2015  HIKING, CYCLING,

& RV TRAVEL ADVENTURES

Denali AKA Mt. McKinley

 

   
 
Runtrails' Web Journal
 
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   PEAK EXPERIENCE:  HIKING THE EIELSON ALPINE 
TRAIL & WONDER LAKE (TEK PASS RIDE #2)

TUESDAY, JULY 21

 
"The Eielson Alpine Trail is a very steep hike of around 1,000 feet. The trail is a bit less   
than one miles, up Thorofare Ridge. The views are particularly impressive on clear days!"
 
~ Denali National Park web page re:  hiking in the back country
 
 
I can vouch for the impressive, panoramic views from Thorofare Ridge on clear or mostly-clear days when it feels like you can reach out and touch Denali, "The High One."

I was just waiting for a sunny day to do this hike again, my fourth time up the ridge across from the Eielson Visitor Center at Mile 66 on the park road. I enjoyed the views so much the three times I climbed up and explored the ridge in 2012 that I was eager to do it again on this year's trip to Alaska.


And I did! This is me on top of the ridge today, with Denali in the background.

This morning's clear weather was perfect for my shuttle bus ride, this alpine hike, and Jim's bike ride out from Tek to Sable Pass. We both had marvelous views of Denali until about 1 PM, when the inevitable afternoon clouds gathered around Denali and nearby peaks.

That made my second hike less impressive at Wonder Lake in the afternoon but it was still fun to walk somewhere new.

Here's a map of where we both went today. My bus ride is in yellow, Jim's bike ride in green:

Because of the fantastic weather this morning, I took tons of photos and Jim even took some on his bike ride. Most of them are better than the pics I shared in yesterday's entry so this four-page entry contains more pages to showcase the beautiful sunny views we saw.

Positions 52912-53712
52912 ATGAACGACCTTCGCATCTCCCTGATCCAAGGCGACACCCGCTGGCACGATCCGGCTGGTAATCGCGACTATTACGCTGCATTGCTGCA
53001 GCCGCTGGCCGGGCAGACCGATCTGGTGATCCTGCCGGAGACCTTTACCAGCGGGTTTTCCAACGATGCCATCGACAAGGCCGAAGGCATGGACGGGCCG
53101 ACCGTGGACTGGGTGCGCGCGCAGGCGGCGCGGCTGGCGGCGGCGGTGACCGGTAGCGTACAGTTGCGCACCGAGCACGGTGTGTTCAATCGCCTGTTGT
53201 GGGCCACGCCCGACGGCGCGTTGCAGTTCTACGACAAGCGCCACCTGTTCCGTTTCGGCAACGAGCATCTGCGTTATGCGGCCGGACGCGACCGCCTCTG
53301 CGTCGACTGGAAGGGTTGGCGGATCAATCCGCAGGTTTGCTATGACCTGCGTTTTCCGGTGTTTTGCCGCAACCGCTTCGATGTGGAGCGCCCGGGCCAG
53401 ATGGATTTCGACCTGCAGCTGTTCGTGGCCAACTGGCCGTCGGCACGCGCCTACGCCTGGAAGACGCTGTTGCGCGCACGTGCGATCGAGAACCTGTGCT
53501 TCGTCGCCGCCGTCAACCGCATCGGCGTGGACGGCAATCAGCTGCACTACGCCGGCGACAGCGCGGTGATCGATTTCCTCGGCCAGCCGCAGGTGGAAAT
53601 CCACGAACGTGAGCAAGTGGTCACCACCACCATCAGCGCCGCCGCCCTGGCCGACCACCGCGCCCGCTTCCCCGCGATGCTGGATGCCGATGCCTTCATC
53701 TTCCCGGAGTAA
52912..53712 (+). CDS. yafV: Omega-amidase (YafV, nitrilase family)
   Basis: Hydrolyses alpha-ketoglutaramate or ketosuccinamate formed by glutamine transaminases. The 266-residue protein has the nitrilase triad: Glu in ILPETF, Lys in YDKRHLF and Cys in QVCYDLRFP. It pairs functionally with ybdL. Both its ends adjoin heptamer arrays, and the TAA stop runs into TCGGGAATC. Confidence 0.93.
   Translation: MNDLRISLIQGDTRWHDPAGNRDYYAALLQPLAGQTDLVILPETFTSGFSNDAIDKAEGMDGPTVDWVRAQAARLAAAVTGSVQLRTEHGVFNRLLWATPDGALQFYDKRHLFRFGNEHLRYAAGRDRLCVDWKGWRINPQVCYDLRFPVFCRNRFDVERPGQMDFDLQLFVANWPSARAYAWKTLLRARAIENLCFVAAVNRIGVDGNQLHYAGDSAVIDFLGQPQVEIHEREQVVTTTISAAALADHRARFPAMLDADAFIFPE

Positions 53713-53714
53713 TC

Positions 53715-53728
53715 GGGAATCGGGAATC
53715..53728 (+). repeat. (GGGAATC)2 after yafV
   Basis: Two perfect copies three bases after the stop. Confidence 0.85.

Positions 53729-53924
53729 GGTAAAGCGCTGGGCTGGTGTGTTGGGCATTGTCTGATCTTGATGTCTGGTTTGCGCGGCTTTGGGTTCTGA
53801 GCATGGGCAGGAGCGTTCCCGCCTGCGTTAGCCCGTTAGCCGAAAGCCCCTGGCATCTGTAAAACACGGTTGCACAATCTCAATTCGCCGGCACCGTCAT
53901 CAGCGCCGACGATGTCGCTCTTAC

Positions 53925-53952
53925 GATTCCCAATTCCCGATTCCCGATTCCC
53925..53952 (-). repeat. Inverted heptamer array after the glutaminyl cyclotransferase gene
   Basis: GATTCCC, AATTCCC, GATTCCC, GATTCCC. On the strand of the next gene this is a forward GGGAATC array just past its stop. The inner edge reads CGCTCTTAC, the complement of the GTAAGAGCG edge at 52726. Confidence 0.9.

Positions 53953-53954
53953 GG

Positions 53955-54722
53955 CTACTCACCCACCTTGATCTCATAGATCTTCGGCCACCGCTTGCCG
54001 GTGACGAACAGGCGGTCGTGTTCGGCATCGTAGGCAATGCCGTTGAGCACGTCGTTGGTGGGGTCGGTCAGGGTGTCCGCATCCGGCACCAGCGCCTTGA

Many visitors never get a good view of Denali because it's completely or partially hidden under clouds. This is what they're missing!

PHOTOS FROM THE SHUTTLE BUS RIDE TO EIELSON

We knew today was supposed to be mostly sunny so Jim and I planned our activities accordingly.

My goal was to get out to Eielson (Mile 66) early enough to hike up the ridge, wander around, and get back down before Tim's Kantishna bus arrived about 12:30. If the mountain was still visible then, I wanted to ride out another 20+ miles on his bus to the north end of Wonder Lake (about Mile 88) and do some hiking there before he came back from Kantishna at Mile 92.


Early morning view of Teklanika River from the shuttle bus stop just past our campground


My first good view of Denali from the bus this morning

It worked! Only problem was not being able to see Denali clearly in the afternoon from the Wonder Lake perspective. (Mountains look different from different sides.)

This was my first of two "free" Tek Pass rides on the shuttle buses.

I explained in an earlier entry this terrific perk for folks staying at the Teklanika AKA "Tek" River Campground -- pay for one bus ride between Miles 29 and 92 in the park, then get subsequent rides at no extra cost on a space-available basis for as long as they have a reservation at Tek. We're at Tek three full days = three bus rides for each of us (Jim opted out). If folks stay longer, they can do more "free" rides. What a deal!


Approach to the Polychrome Glacier - East Fork Toklat River area

 


Arrow marks a little caribou at the side of the road


Young caribou in fireweeds

Yesterday I used my original Tek Pass reservation to go all the way to the end of the park road to Kantishna, an old mining community, at Mile 92. Today I could ride any shuttle bus outbound from Tek for as far as I wanted as long as it had room for me when it got to Tek this morning.